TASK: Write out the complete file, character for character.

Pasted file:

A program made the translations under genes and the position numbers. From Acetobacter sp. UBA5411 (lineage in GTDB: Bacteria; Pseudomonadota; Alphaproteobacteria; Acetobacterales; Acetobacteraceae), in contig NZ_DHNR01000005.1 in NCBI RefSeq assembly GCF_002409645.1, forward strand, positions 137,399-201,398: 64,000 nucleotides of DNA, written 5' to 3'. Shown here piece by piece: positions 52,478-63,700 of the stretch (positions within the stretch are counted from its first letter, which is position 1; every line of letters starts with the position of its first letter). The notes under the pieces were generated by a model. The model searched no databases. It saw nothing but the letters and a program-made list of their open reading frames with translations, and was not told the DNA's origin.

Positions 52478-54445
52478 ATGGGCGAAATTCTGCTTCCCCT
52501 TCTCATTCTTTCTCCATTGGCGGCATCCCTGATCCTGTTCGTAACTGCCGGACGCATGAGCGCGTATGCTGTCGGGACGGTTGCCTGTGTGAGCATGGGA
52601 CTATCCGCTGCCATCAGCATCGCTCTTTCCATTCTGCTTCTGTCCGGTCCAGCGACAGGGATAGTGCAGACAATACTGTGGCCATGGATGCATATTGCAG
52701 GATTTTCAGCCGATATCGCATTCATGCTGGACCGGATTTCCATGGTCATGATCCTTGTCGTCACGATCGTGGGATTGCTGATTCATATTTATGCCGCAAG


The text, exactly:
A program made the translations under genes and the position numbers. From Acetobacter sp. UBA5411 (lineage in GTDB: Bacteria; Pseudomonadota; Alphaproteobacteria; Acetobacterales; Acetobacteraceae), in contig NZ_DHNR01000005.1 in NCBI RefSeq assembly GCF_002409645.1, forward strand, positions 137,399-201,398: 64,000 nucleotides of DNA, written 5' to 3'. Shown here piece by piece: positions 52,478-63,700 of the stretch (positions within the stretch are counted from its first letter, which is position 1; every line of letters starts with the position of its first letter). The notes under the pieces were generated by a model. The model searched no databases. It saw nothing but the letters and a program-made list of their open reading frames with translations, and was not told the DNA's origin.

Positions 52478-54445
52478 ATGGGCGAAATTCTGCTTCCCCT
52501 TCTCATTCTTTCTCCATTGGCGGCATCCCTGATCCTGTTCGTAACTGCCGGACGCATGAGCGCGTATGCTGTCGGGACGGTTGCCTGTGTGAGCATGGGA
52601 CTATCCGCTGCCATCAGCATCGCTCTTTCCATTCTGCTTCTGTCCGGTCCAGCGACAGGGATAGTGCAGACAATACTGTGGCCATGGATGCATATTGCAG
52701 GATTTTCAGCCGATATCGCATTCATGCTGGACCGGATTTCCATGGTCATGATCCTTGTCGTCACGATCGTGGGATTGCTGATTCATATTTATGCCGCAAG